There are two predominant paths to the attainment or liberation. One is the path of effort (maryada marga) and the other is the path of grace (pushti marga). Marga literally means path. When we are ready to attain enlightenment our soul chooses one of these two paths.
In Jivamukti yoga Sharon Gannon and David Life tell an old Indian story about a baby monkey and a baby cat to illustrate the difference between these two paths:
When a baby monkey becomes separated from his mother, he will race around, swinging through trees looking for her. He is determined to find her. When he does finally find the mother, he grabs her body and holds on for dear life and the two, united, go swinging through the trees. But when the kitten becomes separated from her mother, she stays put. She does not run around looking for her mother. The kitten stays and cries out, “Meow Maaaa.” The kitten calls until the mother hears her. The mother comes to the kitten, picks her up by the scruff of the neck and the two go off happily to snuggle.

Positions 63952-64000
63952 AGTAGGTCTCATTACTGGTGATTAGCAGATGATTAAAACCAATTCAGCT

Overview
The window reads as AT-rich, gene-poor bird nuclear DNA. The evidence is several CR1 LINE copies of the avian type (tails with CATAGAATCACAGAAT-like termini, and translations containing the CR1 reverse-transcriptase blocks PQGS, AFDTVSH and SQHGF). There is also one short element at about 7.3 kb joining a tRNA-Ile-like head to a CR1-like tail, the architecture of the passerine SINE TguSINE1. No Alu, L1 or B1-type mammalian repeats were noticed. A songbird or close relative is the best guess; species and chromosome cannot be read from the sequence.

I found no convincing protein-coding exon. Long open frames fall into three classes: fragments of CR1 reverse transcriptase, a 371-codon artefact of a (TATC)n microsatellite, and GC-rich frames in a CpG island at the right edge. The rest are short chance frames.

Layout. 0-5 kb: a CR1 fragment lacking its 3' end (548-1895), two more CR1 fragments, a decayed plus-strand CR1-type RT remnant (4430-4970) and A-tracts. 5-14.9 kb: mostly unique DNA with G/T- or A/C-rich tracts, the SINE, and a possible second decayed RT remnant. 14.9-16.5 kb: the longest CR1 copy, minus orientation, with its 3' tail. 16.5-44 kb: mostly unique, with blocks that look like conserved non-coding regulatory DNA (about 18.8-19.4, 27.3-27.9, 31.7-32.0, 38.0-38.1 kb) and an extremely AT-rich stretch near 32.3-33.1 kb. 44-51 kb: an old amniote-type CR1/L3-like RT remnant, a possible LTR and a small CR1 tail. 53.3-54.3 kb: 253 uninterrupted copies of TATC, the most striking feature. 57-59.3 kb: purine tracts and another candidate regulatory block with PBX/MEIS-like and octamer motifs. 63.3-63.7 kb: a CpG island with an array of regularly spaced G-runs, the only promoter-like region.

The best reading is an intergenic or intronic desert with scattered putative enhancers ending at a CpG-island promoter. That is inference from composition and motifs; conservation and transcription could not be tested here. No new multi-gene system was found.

The monkey is on the maryada marga, the path of effort. The kitten, on the other hand, trusts in the mother and by chanting her name continuously gets her to come to the rescue. The kitten is on pushti marga, the path of grace.
The path of effort involves finding a system, perhaps like Patanjali’s eight limbs. The path of grace is the simple act of faith and surrender to the divine, perhaps by chanting a mantra or engaging in song or prayer.
For most spiritual seekers, enlightenment involves a little bit of travel on both these paths. Yogis use effort in the practice of breath work and postures in preparation for less effortful paths like dhyana (meditation) and samadhi (enlightenment). At the same time the practice of meditation may start as effortful and culminate into a path of grace.